While we have continuously, in decibels that drown out everything else, heard the story of the exploits of the European settlers and colonial administrations at the Cape, I have presented a few potted-pen stories in previous postings on the indigene Khoena and San, their resistance, their role as the true foun ders of the City of Cape Town and the bedrock they give the African roots of ‘Coloured’ identity. I have also related the story of the diversity of the slaves brought to the Cape from Africa, Madagascar, India, Indonesia, China and elsewhere, who quickly became the majority population at the Cape of Good Hope by the mid-18th century, and further; related the story of the migrations of Indonesian Resistance Exiles, Peranakan Chinese exiles and convicts, as well as; stories of the apprenticed ‘Prize Slaves’ and the 19th century Indentured Labourers from Malawi, Botswana, Mozambique and Zimbabwe. I went on to look at the Philippine exiles known as the Manillas, the Passenger Indians to the Cape who arrived long before the Indentured Indian migrants in KZN, the Mazbieker story, the Royal Navy Kroomen and Siddis story – and now this posting deals with those migrants whom we locally called ‘The Saints’ from St Helena.
These are but some of the hidden stories behind our genetic enrichment and contributions towards our own Cape creole or Camissa culture in the Western Cape. This is also the true story of how Cape Town, its suburbs, small towns and farmlands were built. Without the people of these stories there is no way that white settlers would have survived or developed the infrastructure we enjoy today. This inter-reliance is muted in dominant historical narratives as are the amazing stories of non-conformist European settlers who intermarried and in many cases made common cause with the struggles of people of colour. My argument has always been that we will only truly be able to build one united South African nation when the true history and heritage of South Africa is embraced proudly by all. We are a long way from this because too much is still hidden or denied.
St Helena island and its two dependencies Ascension island and Tristan da Cunha islands feature large in its relationship to South Africa and the Western Cape in particular. St Helena island was unpopulated when it was first found in 1502 by the Portuguese. From 1588 the British began to use St Helena as a port of call for all of their vessels travelling to the East. But then in 1633 the Dutch formally annexed the island but did not follow through and occupy it. The British had done a similar thing at the Cape of Good Hope in 1614 and 1620 without following through on permanent occupation. So after the Dutch set up a manned fortification at the Cape in 1652, the British did likewise on St Helena. Oliver Cromwell, Lord Protector of the Commonwealth at the time of the deposing of the Monarchy in England, granted the British East India Company a charter to govern St Helena, as though it were part of England “in the same manner as East Greenwich in the County of Kent”. Over time the BEIC evolved into the United Company of Merchants of England Trading to the East Indies and then finally became the United East India Company. It was under the UEIC that Chinese from Canton were brought to the island.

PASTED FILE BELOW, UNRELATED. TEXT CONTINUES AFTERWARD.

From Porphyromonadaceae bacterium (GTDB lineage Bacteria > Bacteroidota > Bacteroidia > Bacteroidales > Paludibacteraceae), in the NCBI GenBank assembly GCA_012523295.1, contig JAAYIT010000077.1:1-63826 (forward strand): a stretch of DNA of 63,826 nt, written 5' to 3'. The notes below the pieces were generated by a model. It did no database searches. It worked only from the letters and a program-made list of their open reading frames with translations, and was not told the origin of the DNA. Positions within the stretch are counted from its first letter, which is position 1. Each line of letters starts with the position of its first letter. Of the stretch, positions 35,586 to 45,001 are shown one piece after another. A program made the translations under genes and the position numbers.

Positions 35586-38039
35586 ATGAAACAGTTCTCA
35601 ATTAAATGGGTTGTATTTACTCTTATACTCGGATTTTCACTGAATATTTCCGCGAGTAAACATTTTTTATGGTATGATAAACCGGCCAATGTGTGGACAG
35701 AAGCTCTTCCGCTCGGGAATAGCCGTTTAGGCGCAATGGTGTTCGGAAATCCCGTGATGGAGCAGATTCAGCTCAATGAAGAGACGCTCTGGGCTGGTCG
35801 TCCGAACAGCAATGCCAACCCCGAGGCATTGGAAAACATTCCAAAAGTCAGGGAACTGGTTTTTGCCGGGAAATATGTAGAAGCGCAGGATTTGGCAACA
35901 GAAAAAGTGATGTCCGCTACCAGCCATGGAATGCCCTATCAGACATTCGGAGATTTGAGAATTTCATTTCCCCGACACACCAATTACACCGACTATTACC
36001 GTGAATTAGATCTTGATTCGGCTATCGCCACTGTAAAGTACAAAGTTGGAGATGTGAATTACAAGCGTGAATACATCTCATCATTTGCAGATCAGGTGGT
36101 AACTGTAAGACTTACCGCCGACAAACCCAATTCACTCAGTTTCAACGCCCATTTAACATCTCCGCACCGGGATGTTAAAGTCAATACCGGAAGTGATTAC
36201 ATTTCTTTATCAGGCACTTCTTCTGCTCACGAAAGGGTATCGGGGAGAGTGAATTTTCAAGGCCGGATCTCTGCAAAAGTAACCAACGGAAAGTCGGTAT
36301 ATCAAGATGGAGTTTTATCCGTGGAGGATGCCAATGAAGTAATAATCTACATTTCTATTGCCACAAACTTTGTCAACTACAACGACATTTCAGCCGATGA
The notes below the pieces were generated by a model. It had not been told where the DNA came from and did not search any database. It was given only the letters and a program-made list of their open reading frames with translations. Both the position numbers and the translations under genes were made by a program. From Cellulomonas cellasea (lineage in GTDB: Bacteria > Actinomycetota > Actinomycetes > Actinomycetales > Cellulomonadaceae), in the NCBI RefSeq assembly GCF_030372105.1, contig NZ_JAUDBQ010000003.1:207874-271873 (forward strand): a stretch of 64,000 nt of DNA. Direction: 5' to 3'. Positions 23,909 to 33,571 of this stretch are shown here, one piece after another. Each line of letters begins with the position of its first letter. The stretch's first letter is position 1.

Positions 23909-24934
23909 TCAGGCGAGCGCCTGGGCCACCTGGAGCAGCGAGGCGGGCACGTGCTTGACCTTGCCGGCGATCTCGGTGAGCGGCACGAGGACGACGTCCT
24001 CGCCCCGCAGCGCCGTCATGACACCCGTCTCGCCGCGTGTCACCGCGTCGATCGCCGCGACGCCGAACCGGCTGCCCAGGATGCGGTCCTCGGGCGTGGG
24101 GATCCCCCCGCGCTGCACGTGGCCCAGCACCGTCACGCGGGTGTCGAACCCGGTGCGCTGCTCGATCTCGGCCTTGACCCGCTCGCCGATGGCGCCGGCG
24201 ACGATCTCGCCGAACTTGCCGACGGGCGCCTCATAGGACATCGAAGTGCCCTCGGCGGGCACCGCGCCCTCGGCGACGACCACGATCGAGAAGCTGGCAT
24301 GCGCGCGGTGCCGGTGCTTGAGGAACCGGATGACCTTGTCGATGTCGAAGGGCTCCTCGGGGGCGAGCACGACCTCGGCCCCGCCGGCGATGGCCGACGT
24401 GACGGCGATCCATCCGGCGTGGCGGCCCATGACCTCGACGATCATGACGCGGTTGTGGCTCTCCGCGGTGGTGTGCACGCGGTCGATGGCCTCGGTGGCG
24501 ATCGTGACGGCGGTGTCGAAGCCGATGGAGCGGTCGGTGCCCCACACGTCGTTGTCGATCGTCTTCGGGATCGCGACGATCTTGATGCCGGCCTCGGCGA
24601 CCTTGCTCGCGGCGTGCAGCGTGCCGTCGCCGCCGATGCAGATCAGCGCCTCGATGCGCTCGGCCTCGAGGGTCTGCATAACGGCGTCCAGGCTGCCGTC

In 1672 a Dutch fleet of ships led by Jacob de Gens set out from the Cape of Good Hope to take St Helena from the British. They defeated the British settlement and the settlers evacuated, but in May of the following year in a counter attack the British routed the Dutch and regained control.
There are strong parallels to developments at the Cape. The BEIC-UEIC norms were very similar to the VOC (Dutch East India Company). By 1723 out of the total population of 1 110 some 610 were slaves from India, Indonesia, Madagascar and East Africa. Almost 100 years later in 1817 the census showed that there was 821 settlers plus a garrison of 820. The majority of the population however comprised of 500 Free Blacks, 600 indentured Chinese workers, and 1 540 slaves, both creole and from Africa and the East. Slavery was gradually reduced from 1823 and then in 1832 the UEIC abolished slavery and in 1836 the status of St Helena changed to become a Crown Colony. However as at the Cape, the Royal Navy deposited ‘Prize Slaves’, mainly Africans, on the island and these became indentured servants and labourers. The ‘Saints’ as St Helena people are known thus have similar diverse roots as we have here in the Cape.